European Parliament lifts remote working in a decision branded a ‘super-spreader event’

Greenpeace protesters cover European Parliament in paint

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President David Sassoli is facing backlash from several MEPs for scrapping the hybrid working system in place for the last year and a half in favour of a return to normalcy. The 705 European elected officials are now asked to attend all work sessions just like before the pandemic started.

The only difference being the requirement of a Covid passport showing proof of vaccination, a negative test or coronavirus recovery to enter the Parliament buildings.

Voting and debating must happen only in person and “physical distancing in plenary sittings should be lifted,” according to the new rules.

David Sassoli sent an edict to all MEPs on October 28 to announce the end of the hybrid model.

He said that while minimising Covid risks, “Parliament has the obligation to return to business as usual.”

Delphine Colard, the Parliament’s deputy spokesperson, said that Mr Sassoli’s decision on changing the rules was motivated by a “general willingness” among MEPs to return to physical proximity to enhance the quality of debates and strengthen democracy.

“The idea was that it was better to represent the citizens to be present somewhere,” Ms Colard said.

Over 550 MEPs already physically attended last month’s hybrid Parliament week in Strasbourg, meaning a physical Parliament sitting has “de facto” returned anyway, she added.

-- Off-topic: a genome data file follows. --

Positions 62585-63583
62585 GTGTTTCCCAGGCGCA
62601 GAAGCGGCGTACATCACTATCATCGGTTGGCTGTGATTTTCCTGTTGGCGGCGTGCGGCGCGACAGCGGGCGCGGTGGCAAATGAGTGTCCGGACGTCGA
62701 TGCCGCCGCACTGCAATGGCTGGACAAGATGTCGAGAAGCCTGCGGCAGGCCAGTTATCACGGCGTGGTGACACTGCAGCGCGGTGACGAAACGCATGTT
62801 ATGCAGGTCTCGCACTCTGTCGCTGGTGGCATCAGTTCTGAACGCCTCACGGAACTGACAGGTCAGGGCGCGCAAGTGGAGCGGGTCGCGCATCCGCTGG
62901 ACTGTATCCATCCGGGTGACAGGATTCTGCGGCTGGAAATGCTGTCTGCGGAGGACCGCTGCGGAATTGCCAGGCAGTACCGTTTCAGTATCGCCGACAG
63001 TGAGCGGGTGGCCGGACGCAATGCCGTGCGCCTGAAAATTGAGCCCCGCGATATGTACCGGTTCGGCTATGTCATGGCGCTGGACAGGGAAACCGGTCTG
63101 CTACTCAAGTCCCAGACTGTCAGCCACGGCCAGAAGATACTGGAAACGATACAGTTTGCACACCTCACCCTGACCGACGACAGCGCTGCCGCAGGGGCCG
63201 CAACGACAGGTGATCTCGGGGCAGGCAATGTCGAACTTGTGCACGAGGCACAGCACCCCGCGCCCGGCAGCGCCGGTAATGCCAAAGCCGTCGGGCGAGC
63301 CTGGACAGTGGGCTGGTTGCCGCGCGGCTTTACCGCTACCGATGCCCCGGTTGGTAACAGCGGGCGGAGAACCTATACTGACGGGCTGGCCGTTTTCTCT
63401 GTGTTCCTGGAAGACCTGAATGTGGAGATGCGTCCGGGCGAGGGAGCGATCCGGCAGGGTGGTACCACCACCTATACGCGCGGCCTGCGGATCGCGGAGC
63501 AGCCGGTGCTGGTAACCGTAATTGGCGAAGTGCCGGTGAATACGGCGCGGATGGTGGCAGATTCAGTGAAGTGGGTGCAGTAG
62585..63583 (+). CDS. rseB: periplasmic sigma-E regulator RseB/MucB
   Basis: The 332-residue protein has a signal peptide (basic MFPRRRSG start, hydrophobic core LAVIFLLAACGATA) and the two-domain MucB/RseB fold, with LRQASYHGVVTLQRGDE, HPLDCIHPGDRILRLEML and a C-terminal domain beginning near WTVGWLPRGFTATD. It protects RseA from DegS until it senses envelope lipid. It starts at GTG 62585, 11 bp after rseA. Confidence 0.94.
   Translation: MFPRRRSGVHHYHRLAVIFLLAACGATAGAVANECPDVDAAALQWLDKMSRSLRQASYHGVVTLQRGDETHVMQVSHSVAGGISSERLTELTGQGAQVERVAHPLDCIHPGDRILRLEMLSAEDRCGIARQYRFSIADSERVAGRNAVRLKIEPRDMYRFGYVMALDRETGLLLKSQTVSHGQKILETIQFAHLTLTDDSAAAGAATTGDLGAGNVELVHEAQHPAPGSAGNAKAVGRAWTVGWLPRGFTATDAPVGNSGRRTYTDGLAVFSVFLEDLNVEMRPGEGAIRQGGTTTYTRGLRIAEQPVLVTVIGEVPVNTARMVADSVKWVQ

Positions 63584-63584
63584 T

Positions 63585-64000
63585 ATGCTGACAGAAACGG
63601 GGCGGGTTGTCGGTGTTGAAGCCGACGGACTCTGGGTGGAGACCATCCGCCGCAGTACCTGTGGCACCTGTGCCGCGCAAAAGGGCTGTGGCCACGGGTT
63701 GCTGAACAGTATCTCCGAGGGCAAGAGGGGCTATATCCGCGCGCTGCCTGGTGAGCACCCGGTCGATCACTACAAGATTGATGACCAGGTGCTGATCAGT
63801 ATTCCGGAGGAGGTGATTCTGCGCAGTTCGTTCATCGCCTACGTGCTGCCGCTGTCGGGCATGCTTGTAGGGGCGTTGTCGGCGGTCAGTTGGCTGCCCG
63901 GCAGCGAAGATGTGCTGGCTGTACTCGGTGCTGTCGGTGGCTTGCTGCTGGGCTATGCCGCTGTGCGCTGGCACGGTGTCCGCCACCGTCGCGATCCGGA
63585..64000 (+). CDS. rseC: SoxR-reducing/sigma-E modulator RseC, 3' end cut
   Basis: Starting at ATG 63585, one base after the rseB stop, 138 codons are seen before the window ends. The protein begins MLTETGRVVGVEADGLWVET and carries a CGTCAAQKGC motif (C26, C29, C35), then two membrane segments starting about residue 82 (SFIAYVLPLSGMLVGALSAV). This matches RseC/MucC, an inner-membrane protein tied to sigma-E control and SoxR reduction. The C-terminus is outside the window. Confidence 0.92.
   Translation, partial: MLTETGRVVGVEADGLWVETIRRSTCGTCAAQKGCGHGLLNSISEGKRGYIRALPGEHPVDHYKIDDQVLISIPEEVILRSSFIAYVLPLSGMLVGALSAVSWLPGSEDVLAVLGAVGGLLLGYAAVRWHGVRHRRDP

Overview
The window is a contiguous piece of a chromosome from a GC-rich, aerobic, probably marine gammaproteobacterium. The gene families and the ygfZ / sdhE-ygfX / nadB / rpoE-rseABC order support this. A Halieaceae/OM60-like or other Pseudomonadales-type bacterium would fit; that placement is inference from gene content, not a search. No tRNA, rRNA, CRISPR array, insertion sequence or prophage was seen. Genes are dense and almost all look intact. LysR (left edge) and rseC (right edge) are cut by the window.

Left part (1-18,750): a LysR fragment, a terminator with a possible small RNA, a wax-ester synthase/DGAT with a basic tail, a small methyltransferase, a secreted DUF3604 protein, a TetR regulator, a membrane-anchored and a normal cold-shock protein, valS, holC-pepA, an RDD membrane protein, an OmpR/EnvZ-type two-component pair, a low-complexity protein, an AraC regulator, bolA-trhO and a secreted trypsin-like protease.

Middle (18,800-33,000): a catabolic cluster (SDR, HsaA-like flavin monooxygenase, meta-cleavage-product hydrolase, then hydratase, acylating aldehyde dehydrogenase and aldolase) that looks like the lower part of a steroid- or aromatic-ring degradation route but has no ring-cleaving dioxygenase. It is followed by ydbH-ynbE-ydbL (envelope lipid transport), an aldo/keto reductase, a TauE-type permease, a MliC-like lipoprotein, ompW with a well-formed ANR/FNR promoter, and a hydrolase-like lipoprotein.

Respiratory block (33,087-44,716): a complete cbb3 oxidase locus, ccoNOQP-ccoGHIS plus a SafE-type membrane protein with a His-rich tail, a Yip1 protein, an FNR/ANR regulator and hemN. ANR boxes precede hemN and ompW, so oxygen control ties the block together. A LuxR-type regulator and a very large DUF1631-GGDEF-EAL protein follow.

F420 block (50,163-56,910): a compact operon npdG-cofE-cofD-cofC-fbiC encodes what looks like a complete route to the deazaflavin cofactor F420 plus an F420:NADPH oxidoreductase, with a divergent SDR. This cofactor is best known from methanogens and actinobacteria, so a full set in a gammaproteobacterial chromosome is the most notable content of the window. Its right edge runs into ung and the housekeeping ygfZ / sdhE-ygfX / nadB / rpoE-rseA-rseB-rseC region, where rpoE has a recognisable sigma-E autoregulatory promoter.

Several MEPs shared their outrage as they realised they could no longer vote online as they had been doing for many months.

On Wednesday, Danish MEP Karen Melchior said: “Member states are reinstating security measures against Covid and at the same time we are now sitting elbow to elbow in this room, travelling from all across Europe.”

“Where are the lessons learnt from the last year and a half?” the Renew Europe politician asked.

German Green MEP Daniel Freund told POLITICO: “We’re holding the biggest super-spreader event in Brussels.”

Freund said it was also a backward step in terms of technical innovation because Parliament has managed to operate fully digitally since March 2020.

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Luke “Ming” Flanagan, an Irish MEP from the Left group, attacked the mandate for physical presence, saying it was ludicrous to demand MEPs “burn up jet fuel” when remote participation works fine.

He accused the EU political class of hypocrisy more broadly, saying MEPs want to “continue eating in Place Luxembourg, sitting in first class, feathering our nests, while we ask other people to change.”

However, one Parliament insider from the Socialists and Democrats group told Politico that MEPs have had an easy ride: “MEPs are already mollycoddled. It’s the first Parliament in the world to have allowed people to vote from their living rooms for 18 months.”

“It’s a shame to have to insist on MEPs to come and do their duty. We would expect an obligation to be physically present would annoy anti-European or extremist MEPs, not the representatives of a democratic party.”

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